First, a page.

Friday, August 01, 2008

Wild Life in the Ozarks

American Black Bear
aka Big Varmint
(Image from Wikipedia)

Uncle Cran again regales us with his wild, wild life, which reminds me of a Talking Heads song . . . for no substantive reason that I can imagine.

Anyway, my uncle begin with his usual insults about my blog:
Jeffery, your blog seems to be losing it's oomph, and some aren't attracting many responses.
Let's 'translate' this insult into standard English:
Jeffery, your blog seems to be losing its oomph, and some entries aren't attracting many responses.
Now that we know what Uncle Cran is talking about, we can retort, "What are you talking about?!" No responses? I get thousands of responses every day, most of which I immediately delete from the comments section because the majority of my readers are interested neither in removing inches from their waistlines nor in adding inches to their elsewheres. As for losing "oomph" . . . well, I've little interest in some ill-defined something-or-other that moves at "double-aught mph." Twice as fast as zero is still zero. Ask a mathematician if you doubt my word.

Anyway, Uncle Cran claims to have another story:
Perhaps another true, accurate, honest (and any other apt descriptions one might add), story, could give you another opportunity to attack my veracity, intellect, and ability to recall incidents in my past. I DO HAVE A 'PAST,' BUT THAT'S NONE OF YOUR BUSINESS!
Yes, we know all about your wild youth, Uncle Cran, for you've made it our business, but let's not go there. Rather, let us continue your story of another sort of wild life:
May JK . . . join you as you disect my story, and point out my flaws.
Regular reader JK will undoubtedly thank you for this invitation and pleasantly offer what you've called his "polite sarcasm," but stop digressing, learn the difference between "bisect" and dissect," and get on with your story:
A Fish, a Fire, a Dog, and a Bear
I remember it as though it were yesterday!!!!! Which is strange, because I have trouble remembering what happened yesterday, or even early today.This was about my 13th birthday. (Notice the "about")? There is your opening, Jeff!
I never need an "opening," Uncle Cran, but since you've offered me one, I will note that you're again falling into that "weakly rambling" habit that you yourself have contrasted with Cousin Bill's more gripping "Weekly Ramblings." But back to your story:
One fine late summer afternoon the urge to go fishing again won over my normal desire to read and laze around on the front porch. I told mom I was going fishing, and [would] stay after dark, because that's when the catfish seemed to be easiest to catch. In my worn overalls, barefooted, cane pole in hand, can of worms, {which I shouldn't mention because nephew Jeffery always wants to open such with his incisive sarcasm},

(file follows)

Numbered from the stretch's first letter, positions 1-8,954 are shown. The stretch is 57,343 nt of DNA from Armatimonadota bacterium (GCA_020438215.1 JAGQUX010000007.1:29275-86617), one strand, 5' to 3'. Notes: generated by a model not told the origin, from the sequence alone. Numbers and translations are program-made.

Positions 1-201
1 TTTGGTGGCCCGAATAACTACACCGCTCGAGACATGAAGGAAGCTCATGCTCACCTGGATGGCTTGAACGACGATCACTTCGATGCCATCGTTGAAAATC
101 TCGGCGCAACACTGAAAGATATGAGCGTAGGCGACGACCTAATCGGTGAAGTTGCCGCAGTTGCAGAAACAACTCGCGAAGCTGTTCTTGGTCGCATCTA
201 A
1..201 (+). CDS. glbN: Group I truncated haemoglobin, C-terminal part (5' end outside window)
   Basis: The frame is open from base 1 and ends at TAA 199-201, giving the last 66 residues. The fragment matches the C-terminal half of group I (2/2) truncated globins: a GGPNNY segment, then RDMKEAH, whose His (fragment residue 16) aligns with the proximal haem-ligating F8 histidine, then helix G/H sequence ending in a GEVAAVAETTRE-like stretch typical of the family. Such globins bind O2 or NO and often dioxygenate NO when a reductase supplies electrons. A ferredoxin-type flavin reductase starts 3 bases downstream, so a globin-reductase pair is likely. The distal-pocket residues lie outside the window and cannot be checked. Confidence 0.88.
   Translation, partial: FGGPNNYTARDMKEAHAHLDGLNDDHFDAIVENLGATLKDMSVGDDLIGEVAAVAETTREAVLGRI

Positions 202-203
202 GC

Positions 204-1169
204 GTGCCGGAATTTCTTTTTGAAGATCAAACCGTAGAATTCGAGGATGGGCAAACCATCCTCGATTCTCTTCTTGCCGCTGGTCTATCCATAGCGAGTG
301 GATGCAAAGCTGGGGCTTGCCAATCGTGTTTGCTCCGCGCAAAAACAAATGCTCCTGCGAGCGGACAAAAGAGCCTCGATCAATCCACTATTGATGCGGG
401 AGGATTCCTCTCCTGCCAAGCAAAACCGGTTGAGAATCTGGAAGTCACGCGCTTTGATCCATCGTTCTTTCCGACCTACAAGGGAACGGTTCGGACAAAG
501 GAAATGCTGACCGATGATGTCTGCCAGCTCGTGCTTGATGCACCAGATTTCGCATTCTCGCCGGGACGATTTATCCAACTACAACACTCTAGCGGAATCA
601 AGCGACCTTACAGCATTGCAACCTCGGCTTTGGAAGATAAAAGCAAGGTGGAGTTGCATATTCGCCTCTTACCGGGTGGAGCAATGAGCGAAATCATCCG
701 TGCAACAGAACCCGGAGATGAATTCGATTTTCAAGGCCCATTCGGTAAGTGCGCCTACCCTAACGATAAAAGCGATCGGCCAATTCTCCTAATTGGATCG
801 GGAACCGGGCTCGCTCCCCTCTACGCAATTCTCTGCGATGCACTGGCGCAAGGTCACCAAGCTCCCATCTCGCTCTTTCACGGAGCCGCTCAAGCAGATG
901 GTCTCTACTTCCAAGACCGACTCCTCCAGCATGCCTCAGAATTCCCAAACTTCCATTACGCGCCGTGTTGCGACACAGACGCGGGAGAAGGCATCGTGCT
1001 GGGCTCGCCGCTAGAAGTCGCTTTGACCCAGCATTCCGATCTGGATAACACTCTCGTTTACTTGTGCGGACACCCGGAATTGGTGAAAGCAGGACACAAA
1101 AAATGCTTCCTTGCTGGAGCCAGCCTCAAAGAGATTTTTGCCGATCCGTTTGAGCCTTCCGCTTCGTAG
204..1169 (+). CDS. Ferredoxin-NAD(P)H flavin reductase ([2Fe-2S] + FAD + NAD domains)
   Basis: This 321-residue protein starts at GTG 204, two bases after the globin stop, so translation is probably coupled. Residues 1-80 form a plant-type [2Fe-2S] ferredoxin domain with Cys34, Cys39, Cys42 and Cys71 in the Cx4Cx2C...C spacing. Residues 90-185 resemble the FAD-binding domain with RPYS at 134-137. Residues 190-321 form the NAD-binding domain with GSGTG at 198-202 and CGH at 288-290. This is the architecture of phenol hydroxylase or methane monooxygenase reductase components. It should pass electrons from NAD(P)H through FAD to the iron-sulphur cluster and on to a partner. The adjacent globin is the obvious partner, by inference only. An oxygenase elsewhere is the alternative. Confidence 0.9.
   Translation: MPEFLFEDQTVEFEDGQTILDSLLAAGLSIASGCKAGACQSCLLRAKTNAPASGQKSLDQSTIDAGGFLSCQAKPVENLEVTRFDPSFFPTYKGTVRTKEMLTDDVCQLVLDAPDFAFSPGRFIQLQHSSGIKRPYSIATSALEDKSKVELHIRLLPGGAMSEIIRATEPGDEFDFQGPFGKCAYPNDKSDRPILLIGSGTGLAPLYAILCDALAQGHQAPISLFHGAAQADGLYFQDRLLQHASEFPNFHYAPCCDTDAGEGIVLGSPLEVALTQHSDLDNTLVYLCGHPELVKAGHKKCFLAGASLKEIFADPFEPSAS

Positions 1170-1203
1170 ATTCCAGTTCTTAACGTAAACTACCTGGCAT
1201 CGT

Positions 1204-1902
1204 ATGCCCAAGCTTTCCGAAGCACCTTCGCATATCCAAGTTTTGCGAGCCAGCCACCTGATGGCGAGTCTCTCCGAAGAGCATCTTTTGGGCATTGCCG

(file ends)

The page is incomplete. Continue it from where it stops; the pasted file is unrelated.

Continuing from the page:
-- Uncle Cran, I would never interrupt a story already in progress --
some matches, my genuine imitation Barlow knife, stringer, and accompanied by my faithful young dog (a mixed breed female that exhibited qualities of a shepherd {similar to a collie}), I was on my way.

This time the goal was to try the "Evans Hole." This was a unique spot. There was a shallow entry to this favorite swimming hole, about 3 feet deep, that gradually reached a depth of over six feet, then getting shallower on down to a gravel bar . . . [where it] was only a foot or so deep (foot here = 12"). The pool was about 30 feet across at the widest point. The entry was a 10-foot-long and 4-feet-high rock platform, and another the same size, just right to sit and take your clothes off before swimming. This swimming hole was probably 50 feet long.

It was nearing dusk and getting cool, so I gathered up leaves, brush, and short pieces of logs, built a fire, and began fishing, my dog "Shep" nestled at my feet. Fishing was slow, but I did manage to catch a few small perch and catfish. It was really dark by now, as clouds began to obscure the sky, and a light misty rain began falling.

Suddenly, my dog began to growl, and crowded right against my feet, shivering with fear. Then across the creek, I heard something moving toward us! It was BIG, as I could hear it pushing its way through the thick brush, getting closer and closer. It was moving slowly and deliberately toward us, and fear thrilled through my body. It came right to the edge of the water across from me, the bank was steep there and whatever it was was silently observing me. My imagination ran through all the possibilities: A cougar (mountain lion, or panther, as the locals called them),or perhaps a bear, as more were being seen in our area.

I could only think of one thing to do. I picked a stick about two feet long and perhaps four inches thick, that was blazing and with live coals on it, and hurled it toward the creature! It turned and started to run. When it did, it's foot slipped into the water with a loud "plunk," then I heard it crashing through the brush and out of hearing.

Now what should I do? I picked up my fish, threw the worms into the creek, gathered my other gear, all this in my left hand, and picked up another burning stick and headed home, all the time waving it around and around as I walked home, my faithful, cowardly dog right at my heels. My dog didn't understand she was supposed to be like "Old Shep" in the movies, and defend me to the death. Somehow in her doggie mind, the roles were reversed. But we made it home safely.

Talking to my folks, we decided it was one of the black bears that the Arkansas Game and Fish Commission had turned loose.
Well, Uncle Cran, that story was actually rather gripping, even more enthralling than Cousin Bill's ramble across state lines. I especially liked the part where you courageously threw those worms into the creek and . . . . Oh, wait, there's more to this story:
This reminds me of another bear story, you might want to put into the blog.
Oh, it's a different story. Are you rambling again?
It is a true story.
Naturally. No one would ever doubt your true stories.